When I read that this summer’s blockbuster film Dunkirk has some scenes filmed in Weymouth it prompted me to look into what other films have West Dorset locations. Filmmakers have been drawn to West Dorset over the years by the unspoilt countryside, coast, picturesque villages and historic houses. Notably the area is the backdrop for several period dramas, in particular adaptations of Thomas Hardy’s novels where the scenery is as integral to the story as the plot and the characters.
There’s too many films for just one post so I’ll split them over a few, grouped by locations in West Dorset. First up, movies with scenes set along the Jurassic Coast but not including Lyme Regis, Portland and Weymouth, they’ll need a separate post or two. Next time you watch one of these films see if you can spot the local sights. Or why not explore the beautiful local coastline by tracking down some of the film locations?
The British film-making team of Powell and Pressburger made The Small Back Room in 1949, a psychological drama. It’s famous for a rather gloomy look at the war effort and its twenty minute bomb-defusing finale. Michael Powell said he made the film specifically to use Chesil Bank as both a location and a story setting. Dorset’s now-vanished Abbotsbury Station appears in the film. You can also see St Catherine’s Chapel overlooking Portland and Chesil beach itself, where the bomb-defusing scene takes place.
Despite local tourism claims, none of 1954’s The Dam Busters dramatic scenes were shot in Dorset. However “bouncing bomb” inventor Barnes Wallis acted as the film’s technical advisor and his own 1942 actual footage of test-drops of dummy bombs over the Fleet Lagoon was used throughout, including in the final raid scenes. The Fleet Lagoon thus ‘doubled’ for the real German dam-lakes in the final dams attack sequence.
The Navy Lark, released in 1959, was filmed in and around West Bay. In it West Bay is a small fictitious channel island called Boonzey Island. Pier Terrace is the Naval Headquarters of the island. This was a spin off from a BBC radio comedy series about an incompetent crew of a Royal Navy ship. Similar to the ‘Carry On’ and ‘Doctor’ films, this black and white film’s stars included Cecil Parker, Leslie Phillips, Hattie Jacques and Gordon Jackson.
The original 1967 adaptation of Thomas Hardy’s Far from the Madding Crowd, starring Julie Christie, Alan Bates, Terence Stamp and Peter Finch, was directed by John Schlesinger with Nicolas Roeg as cinematographer. Twenty locations across two counties were used including the Tithe Barn in Abbotsbury where Bathsheba’s wedding dance is held. This barn, dating from the 1390’s, is the largest thatched building in the world. It is now home to Abbotsbury Children’s Farm. Cottages in Abbotsbury village form the backdrop when Troy disembarks from a cart on his wedding night.
Disney’s Bedknobs And Broomsticks (1971) mixes animated characters into live-action settings, obviously aiming for the same success as the earlier Mary Poppins. It’s not set in Dorset but the script’s finale calls for a deserted area where an army of ghostly knights line up to oppose a German U-boat landing a raiding party. The ruined castle seen in these shots is clearly Corfe Castle. One scene is said to use the old railway station at West Bay. However the entire film was shot in Disney’s studios in California! Dorset backdrops were courtesy of plate shot technology, where a photograph is applied to a glass plate which is then positioned to appear as the actual background to a scene.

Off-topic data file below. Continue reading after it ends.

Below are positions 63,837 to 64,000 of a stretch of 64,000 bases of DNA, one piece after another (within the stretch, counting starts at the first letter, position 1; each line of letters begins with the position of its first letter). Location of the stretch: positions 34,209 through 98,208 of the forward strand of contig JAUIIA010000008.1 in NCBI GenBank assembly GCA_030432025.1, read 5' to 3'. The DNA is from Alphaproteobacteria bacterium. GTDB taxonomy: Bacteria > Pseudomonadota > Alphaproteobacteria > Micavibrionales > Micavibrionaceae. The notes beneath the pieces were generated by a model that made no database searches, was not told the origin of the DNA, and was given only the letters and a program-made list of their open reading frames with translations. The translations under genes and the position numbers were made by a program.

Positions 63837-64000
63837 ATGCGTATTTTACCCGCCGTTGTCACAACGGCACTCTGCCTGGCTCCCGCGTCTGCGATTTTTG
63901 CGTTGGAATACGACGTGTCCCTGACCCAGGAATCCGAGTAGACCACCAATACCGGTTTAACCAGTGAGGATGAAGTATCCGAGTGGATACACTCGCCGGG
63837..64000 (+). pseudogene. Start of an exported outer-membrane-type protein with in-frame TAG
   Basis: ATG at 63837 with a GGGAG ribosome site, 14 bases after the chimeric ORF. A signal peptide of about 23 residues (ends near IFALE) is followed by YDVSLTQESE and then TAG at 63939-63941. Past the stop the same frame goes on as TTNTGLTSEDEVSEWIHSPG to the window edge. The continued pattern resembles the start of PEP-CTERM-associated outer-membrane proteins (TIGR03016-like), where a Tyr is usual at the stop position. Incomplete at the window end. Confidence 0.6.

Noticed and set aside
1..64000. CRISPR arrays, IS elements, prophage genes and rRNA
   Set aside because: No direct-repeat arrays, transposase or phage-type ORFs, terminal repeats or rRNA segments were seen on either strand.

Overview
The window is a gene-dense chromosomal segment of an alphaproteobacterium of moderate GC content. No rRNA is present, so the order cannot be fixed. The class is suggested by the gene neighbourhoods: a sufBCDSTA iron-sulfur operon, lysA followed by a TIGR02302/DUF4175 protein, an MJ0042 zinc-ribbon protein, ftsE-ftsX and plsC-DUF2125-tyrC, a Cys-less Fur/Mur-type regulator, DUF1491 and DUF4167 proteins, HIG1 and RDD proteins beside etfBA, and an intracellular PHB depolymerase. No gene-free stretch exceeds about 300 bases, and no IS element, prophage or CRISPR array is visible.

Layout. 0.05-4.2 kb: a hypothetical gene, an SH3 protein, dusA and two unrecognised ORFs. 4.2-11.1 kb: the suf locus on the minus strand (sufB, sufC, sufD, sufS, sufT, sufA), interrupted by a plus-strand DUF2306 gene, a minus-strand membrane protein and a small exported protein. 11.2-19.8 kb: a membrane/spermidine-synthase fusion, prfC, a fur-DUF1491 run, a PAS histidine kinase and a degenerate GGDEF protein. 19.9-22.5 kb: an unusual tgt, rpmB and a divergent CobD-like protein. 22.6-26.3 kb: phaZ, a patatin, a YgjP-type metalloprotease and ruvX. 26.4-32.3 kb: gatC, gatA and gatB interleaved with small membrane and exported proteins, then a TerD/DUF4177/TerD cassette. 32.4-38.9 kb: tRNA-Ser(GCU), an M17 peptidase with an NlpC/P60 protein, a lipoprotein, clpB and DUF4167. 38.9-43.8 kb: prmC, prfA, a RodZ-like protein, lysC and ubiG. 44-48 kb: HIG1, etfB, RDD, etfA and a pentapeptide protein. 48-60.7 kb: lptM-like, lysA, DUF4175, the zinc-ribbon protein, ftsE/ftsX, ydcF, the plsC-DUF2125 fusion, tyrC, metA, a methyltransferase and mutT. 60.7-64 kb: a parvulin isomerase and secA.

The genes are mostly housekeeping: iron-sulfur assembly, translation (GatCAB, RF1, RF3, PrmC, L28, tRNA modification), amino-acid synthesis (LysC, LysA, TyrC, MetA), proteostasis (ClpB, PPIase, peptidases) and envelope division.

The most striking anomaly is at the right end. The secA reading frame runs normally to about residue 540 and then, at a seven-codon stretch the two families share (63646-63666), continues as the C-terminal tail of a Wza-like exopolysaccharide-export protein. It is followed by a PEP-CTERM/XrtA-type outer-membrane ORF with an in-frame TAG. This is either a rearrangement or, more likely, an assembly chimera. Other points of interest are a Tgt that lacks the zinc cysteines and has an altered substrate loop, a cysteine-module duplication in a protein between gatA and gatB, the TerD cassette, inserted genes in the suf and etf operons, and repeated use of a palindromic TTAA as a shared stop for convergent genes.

The Scarlet Tunic, a version of Hardy’s fact-based tragic short story of the Napoleonic Wars era entitled The Melancholy Hussar Of The German Legion, is an independent low-budget film made in 1998. Filmed at Chideock, Seatown and Bridport using a local crew, it was admired for its photography and scenery but generally reviews were poor and it received little distribution.
The swampy reed beds of the fleet lagoon near Abbotsbury Swannery were used as the entrance to the Weasley family home in Harry Potter and the Half-Blood Prince. The filming took place in 2007 in a huge field of reeds less than half a mile west of the Swannery with body doubles used instead of the principal actors. To create the studio set filmmakers harvested lots of reeds and moved them to Leavesden Studios for the shots where you can clearly see the actors.
The most recent film version of Hardy’s Far from the Madding Crowd (2015) starring Carey Mulligan as Bathsheba Everdene was filmed in several locations around the county. West Dorset residents took part as extras on the film. The cliffs over which Gabriel Oak’s (Matthias Schoenaerts) sheep are driven by the out-of-control young sheepdog are just down the coast from West Bay at Eype (see top picture).
The film On Chesil Beach, adapted by Ian McEwan from his own book, is due to be released early 2018. It is set in the early 1960s and centres on a young couple who spend a fraught wedding night at a hotel there. It stars Saoirse Ronan and Billy Howle as the couple, with Samuel West and Emily Watson also in the cast. Principal photography began in October 2016 on Chesil Beach. There is no actual hotel there.
If you’ve read this and want to see some of the film locations for yourself but haven’t booked somewhere to stay we’d love to welcome you to West Bay Cottage. Take a look inside the cottage or head to our Enquire and Book page for availability, the rates and how to book. Or keep on reading. In the next post find out about some of the movies filmed inland in West Dorset, including those with scenes at Mapperton and Athelhampton House. Coming soon to a screen near you!